48. 25 years ago

    Non-smoker – Sir, your cigarette is bothering me.
    Smoker – Sorry ’bout that. It’s out now.
    Non-smokers – Thanks
    Smoker – Not a problem.

    Fast forward to 2008.

    Non-smoker – What a disgusting habit! Put that thing out!
    Smoker – Too bad. I’m allowed to smoke here, if you don’t like it go somplace it’s prohibited.
    Non-smoker – Asshole!
    Smoker – Prick!

    I’m not so sure we’ve improved anything at all.

  49. J sub D summed up what I have noticed in a few nice neat sentences. Well done. And no cursing either. Congrats.

  50. Private/Public as a continuum rather than digital. I kind of like this idea – it appeals to my common sense. Maybe this is the kind of change in thinking this election should be about:

    homophobe/heterophobe
    racist/diversity

    Perhaps there is a spectrum of opinion here?

  51. robc,

    the whole concept of public accomodation. There is no such thing.

    It is nice to wish away the complications of reality, but in fact, there is such a concept…hell it even has legal precedence.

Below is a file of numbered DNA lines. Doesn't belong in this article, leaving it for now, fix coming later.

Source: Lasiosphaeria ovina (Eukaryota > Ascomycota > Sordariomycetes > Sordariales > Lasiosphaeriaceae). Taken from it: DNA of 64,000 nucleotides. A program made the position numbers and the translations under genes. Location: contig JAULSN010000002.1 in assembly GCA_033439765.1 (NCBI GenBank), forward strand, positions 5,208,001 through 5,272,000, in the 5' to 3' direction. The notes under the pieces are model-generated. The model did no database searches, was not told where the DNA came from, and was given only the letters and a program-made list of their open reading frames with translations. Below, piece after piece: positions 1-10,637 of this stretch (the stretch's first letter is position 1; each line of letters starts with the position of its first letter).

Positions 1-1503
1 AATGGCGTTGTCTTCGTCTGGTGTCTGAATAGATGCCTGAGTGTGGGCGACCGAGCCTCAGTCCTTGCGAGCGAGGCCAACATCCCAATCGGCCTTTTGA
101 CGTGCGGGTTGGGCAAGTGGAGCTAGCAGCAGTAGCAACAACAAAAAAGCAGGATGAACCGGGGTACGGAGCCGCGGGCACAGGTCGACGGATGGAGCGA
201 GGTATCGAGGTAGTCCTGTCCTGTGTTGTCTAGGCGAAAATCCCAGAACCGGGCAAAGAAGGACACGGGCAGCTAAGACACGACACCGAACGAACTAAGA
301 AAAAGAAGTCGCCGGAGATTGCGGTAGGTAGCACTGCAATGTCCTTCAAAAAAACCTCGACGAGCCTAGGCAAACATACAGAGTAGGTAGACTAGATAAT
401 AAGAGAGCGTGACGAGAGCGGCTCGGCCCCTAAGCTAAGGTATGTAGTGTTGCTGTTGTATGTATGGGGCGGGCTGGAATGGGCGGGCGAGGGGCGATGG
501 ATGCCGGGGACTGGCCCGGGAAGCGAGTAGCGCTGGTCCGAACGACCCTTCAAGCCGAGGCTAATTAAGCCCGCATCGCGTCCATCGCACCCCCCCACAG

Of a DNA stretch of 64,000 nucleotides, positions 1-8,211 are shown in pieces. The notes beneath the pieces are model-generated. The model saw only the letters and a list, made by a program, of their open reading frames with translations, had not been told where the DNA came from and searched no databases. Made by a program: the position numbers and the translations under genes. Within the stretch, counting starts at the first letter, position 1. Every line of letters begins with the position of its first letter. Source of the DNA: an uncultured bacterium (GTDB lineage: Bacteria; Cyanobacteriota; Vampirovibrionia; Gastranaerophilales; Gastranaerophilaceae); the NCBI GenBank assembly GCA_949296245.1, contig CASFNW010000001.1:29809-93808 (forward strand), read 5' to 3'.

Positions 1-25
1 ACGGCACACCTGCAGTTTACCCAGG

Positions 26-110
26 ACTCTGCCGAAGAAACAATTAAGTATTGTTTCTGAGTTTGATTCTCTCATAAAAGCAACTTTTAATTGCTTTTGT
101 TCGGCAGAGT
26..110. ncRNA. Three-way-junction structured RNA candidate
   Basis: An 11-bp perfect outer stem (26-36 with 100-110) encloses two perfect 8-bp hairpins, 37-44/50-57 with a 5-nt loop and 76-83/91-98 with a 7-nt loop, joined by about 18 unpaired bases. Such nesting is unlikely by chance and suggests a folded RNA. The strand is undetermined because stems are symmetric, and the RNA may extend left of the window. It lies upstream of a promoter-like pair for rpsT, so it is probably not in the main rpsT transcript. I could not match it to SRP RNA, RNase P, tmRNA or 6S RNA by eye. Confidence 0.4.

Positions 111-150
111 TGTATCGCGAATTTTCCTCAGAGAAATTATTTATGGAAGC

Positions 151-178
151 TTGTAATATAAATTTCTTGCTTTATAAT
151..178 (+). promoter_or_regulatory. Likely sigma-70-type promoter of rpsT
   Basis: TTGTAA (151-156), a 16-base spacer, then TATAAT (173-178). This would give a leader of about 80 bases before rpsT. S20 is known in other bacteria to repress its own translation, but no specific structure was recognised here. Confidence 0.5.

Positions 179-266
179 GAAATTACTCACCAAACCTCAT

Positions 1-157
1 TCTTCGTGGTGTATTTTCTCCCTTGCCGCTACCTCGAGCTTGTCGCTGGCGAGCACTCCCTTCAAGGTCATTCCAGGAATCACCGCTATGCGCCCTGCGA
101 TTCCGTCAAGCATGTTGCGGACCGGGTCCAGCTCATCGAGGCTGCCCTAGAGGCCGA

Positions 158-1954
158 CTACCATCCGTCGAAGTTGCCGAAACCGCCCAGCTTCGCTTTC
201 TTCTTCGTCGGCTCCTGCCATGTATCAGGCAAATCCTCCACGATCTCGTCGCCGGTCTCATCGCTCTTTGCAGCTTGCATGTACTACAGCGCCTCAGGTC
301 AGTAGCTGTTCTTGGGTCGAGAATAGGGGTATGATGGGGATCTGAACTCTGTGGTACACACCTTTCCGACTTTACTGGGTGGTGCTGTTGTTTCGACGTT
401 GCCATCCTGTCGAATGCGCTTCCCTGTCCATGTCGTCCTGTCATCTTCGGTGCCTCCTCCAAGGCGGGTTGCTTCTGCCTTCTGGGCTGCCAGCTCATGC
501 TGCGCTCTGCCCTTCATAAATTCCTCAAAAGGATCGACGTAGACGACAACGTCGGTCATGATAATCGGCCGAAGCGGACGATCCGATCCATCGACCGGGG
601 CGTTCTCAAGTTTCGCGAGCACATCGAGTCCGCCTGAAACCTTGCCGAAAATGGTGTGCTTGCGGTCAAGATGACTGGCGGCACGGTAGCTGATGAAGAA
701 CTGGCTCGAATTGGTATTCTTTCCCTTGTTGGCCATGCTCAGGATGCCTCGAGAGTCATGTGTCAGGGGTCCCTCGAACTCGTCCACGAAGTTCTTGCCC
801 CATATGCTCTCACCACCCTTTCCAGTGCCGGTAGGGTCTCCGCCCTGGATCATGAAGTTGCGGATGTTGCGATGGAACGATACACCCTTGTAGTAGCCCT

economist
    Your argument that the laws restrict the freedom of customers, not the property owners, so it doesn’t infringe on property rights, has a serious flaw: Property rights include the right to ban OR allow various behaviors on your property, provided you are not harming someone else against their will.

    Property rights allow one to allow or ban various activities on your property, but do not include the right to allow or ban various others. The point under debate is whether or not smoking is to go in the first column (something property owners have control of) or the second (something that robc calls ENTIRELY illegal).

    Your “shouldn’t” aside, a law restricting your right to perform a certain activity (e.g., murder, littering, public nudity) is a restriction on the actor, not the property owner.

    There is a liberty argument to be made. But it is not the liberty of the bar/restaurant owner that is primary…it is the right of the smoker to be free of undue burden.

    Whether being asked to refrain from smoking in a public place is such an undue burden is at the crux of the issue. Not the rights of businesses.

  52. JsubD,

    25 years ago…

    Non-smoker: Sir, your cigarette is bothering me.